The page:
Ah, savings rates. The pissing contest of the frugal.
People in the financial independence / early retirement community love to compare their numbers and accusations are flung about once people post ridiculously high numbers.
Here’s the issue: I’m not sure people are comparing apples to oranges. Some people use net income, some use gross. In the net income camp, some use “after-tax” income, while others use “take-home”. In some cases people confuse the two, using take home pay but then add their pre-tax savings (like a 401k) to only the savings side of the equation. This can lead to some pretty drastically different numbers. And the latter can lead to rates that are effectively unattainable by a normal human being.
Let’s step through some examples to see what savings rates we end up with using the same income / savings as our base.
Bob makes $50,000 a year pre-tax. He has a 401k, saves some after taxes in an online savings account, has a mortgage, and has some health/dental pre-tax costs.
This gives us:
- $50,000 gross income
- $40,000 income “after-tax”
- $15,000 401k contributions
- $ 1,000 savings
- $ 3,000 health/dental care, pre-tax
- $ 1,000/month mortgage, with $100/month going towards principal, $500/mo towards interest
Savings Rate based on Gross Income
We add up the 401k contributions and savings to get a total of $16,000 savings. Then we just divide by our gross income of $50,000 and we get a savings rate of 32%.
Savings Rate based on “After Tax” Income
We take our $16,000 savings and divide by the income after taxes, which is $40,000 in this hypothetical. This gives us 40%.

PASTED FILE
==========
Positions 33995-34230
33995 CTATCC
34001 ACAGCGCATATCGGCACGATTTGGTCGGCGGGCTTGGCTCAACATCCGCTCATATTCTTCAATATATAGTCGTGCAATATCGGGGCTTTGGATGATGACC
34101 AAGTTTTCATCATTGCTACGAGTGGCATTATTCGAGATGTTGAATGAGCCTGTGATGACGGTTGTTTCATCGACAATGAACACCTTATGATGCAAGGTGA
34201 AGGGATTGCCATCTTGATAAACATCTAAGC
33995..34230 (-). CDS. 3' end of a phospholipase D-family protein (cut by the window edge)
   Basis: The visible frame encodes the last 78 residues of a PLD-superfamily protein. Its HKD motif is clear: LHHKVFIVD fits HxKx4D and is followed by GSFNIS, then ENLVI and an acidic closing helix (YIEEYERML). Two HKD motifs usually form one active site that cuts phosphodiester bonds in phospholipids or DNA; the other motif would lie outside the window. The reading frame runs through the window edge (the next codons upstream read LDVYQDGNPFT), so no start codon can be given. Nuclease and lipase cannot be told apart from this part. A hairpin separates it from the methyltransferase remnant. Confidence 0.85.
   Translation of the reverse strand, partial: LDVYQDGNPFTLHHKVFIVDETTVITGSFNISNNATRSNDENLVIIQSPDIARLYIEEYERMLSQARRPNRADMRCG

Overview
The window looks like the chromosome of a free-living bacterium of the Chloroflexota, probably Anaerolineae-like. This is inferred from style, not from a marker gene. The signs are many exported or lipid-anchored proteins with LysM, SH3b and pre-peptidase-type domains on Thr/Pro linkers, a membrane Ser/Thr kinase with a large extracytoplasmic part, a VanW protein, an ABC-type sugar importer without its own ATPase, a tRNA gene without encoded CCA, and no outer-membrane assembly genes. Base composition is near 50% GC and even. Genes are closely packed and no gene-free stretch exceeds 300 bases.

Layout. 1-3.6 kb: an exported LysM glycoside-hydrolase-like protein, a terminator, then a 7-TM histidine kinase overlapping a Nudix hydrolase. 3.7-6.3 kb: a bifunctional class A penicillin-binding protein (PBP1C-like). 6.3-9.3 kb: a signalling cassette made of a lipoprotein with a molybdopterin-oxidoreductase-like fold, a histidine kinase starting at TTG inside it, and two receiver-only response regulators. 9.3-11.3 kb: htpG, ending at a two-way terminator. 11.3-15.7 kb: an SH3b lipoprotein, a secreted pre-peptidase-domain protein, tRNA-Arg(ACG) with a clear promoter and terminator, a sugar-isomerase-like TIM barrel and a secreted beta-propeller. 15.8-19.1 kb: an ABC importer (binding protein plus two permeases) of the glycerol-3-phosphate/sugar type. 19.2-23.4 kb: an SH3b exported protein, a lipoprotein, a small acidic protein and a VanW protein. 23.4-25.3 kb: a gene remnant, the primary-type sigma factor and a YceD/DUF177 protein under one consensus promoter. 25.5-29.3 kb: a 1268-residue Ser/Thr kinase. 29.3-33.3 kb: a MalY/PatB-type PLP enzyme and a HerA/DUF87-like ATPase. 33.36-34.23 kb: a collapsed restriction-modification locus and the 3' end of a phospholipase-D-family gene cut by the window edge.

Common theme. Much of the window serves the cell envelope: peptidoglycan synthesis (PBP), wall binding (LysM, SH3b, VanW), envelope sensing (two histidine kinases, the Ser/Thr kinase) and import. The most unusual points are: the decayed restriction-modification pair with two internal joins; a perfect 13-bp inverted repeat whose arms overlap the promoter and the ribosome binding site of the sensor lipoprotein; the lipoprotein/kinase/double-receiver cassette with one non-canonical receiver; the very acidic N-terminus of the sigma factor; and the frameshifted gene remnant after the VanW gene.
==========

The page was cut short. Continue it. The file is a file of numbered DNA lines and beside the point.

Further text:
Savings Rate based on “Take Home” Income, Take 1
Now we’re excluding healthcare and other pre-tax costs and savings from the income side of the equation. So the figure we’ll use as the income portion of our math will be $40,000 – $3,0000 – $15,000 = $22,000. So $16,000 / $22,000 = 73% savings rate!
The problem here is that we’re subtracting the 401k from our income, but keeping it in the savings total.
Savings Rate based on “Take Home” Income, Take 2
Let’s fix this discrepancy and take our after tax income, subtract pre-tax costs, but add the pre-tax 401k contribution to both the savings and the income. That means we’ll do $16,000 / $37,000 = 43%
In general, the argument for using take home pay for the equation is that taxes after an expense you can’t really control or pare down; and one that will go down very low once you retire. I’d say “after tax” is a better indicator (than “take home”) to reflect that since you’ll still be having healthcare costs in retirement.
I’d also argue that there are more wrinkles here. Remember, Bob has a mortgage. A good case can be made that any amount of his mortgage that goes to principal should be counted as “savings”, since he is gaining equity in the home equivalent to that.
Savings Rate based on “After Tax” Income, Taking Mortgage Principal Into Account
We take our $16,000 savings from before, add $1,200 in principal payments/equity and divide by the income after taxes, which is $40,000 in this hypothetical. This gives us $17,200 / $40,000 = 43%.
Of course, this is just a simple comparison of some of the various ways I’ve seen people compute their savings rates. It would help if people not only gave their numbers but would tell us which of the above calculations they used (or explained their own system). After all, for this same individual we’ve gotten values of 32%, 40%, 73%, and 43%. That’s one heck of a spread!
There are plenty more wrinkles out there (what about interest payments on mortgages? Once the house is paid off and you’re retired, that’ll go away too…). I’d be interested to hear what calculations people use when they figure out their own savings rate, and any other adjustments that could be made.